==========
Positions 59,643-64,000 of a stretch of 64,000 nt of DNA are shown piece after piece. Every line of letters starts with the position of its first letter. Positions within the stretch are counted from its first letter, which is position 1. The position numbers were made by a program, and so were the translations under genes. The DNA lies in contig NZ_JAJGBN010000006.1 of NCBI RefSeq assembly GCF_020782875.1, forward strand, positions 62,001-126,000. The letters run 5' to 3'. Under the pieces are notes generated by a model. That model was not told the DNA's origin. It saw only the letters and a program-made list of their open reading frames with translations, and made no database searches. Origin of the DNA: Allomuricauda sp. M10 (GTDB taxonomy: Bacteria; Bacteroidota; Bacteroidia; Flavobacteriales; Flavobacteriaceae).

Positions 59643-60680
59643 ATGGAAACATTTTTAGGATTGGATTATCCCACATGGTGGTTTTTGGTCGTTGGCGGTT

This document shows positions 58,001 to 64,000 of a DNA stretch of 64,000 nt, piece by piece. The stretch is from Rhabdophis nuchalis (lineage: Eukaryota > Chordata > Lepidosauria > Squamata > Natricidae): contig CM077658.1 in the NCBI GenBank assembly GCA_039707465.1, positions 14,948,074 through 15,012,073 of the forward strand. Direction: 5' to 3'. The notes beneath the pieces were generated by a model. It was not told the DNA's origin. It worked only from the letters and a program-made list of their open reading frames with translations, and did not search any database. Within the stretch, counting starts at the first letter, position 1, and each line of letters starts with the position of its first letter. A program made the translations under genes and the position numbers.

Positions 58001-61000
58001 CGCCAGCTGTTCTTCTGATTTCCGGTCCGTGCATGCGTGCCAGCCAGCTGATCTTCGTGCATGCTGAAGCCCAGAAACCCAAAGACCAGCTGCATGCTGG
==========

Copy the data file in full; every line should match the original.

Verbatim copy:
Positions 59,643-64,000 of a stretch of 64,000 nt of DNA are shown piece after piece. Every line of letters starts with the position of its first letter. Positions within the stretch are counted from its first letter, which is position 1. The position numbers were made by a program, and so were the translations under genes. The DNA lies in contig NZ_JAJGBN010000006.1 of NCBI RefSeq assembly GCF_020782875.1, forward strand, positions 62,001-126,000. The letters run 5' to 3'. Under the pieces are notes generated by a model. That model was not told the DNA's origin. It saw only the letters and a program-made list of their open reading frames with translations, and made no database searches. Origin of the DNA: Allomuricauda sp. M10 (GTDB taxonomy: Bacteria; Bacteroidota; Bacteroidia; Flavobacteriales; Flavobacteriaceae).

Positions 59643-60680
59643 ATGGAAACATTTTTAGGATTGGATTATCCCACATGGTGGTTTTTGGTCGTTGGCGGTT

This document shows positions 58,001 to 64,000 of a DNA stretch of 64,000 nt, piece by piece. The stretch is from Rhabdophis nuchalis (lineage: Eukaryota > Chordata > Lepidosauria > Squamata > Natricidae): contig CM077658.1 in the NCBI GenBank assembly GCA_039707465.1, positions 14,948,074 through 15,012,073 of the forward strand. Direction: 5' to 3'. The notes beneath the pieces were generated by a model. It was not told the DNA's origin. It worked only from the letters and a program-made list of their open reading frames with translations, and did not search any database. Within the stretch, counting starts at the first letter, position 1, and each line of letters starts with the position of its first letter. A program made the translations under genes and the position numbers.

Positions 58001-61000
58001 CGCCAGCTGTTCTTCTGATTTCCGGTCCGTGCATGCGTGCCAGCCAGCTGATCTTCGTGCATGCTGAAGCCCAGAAACCCAAAGACCAGCTGCATGCTGG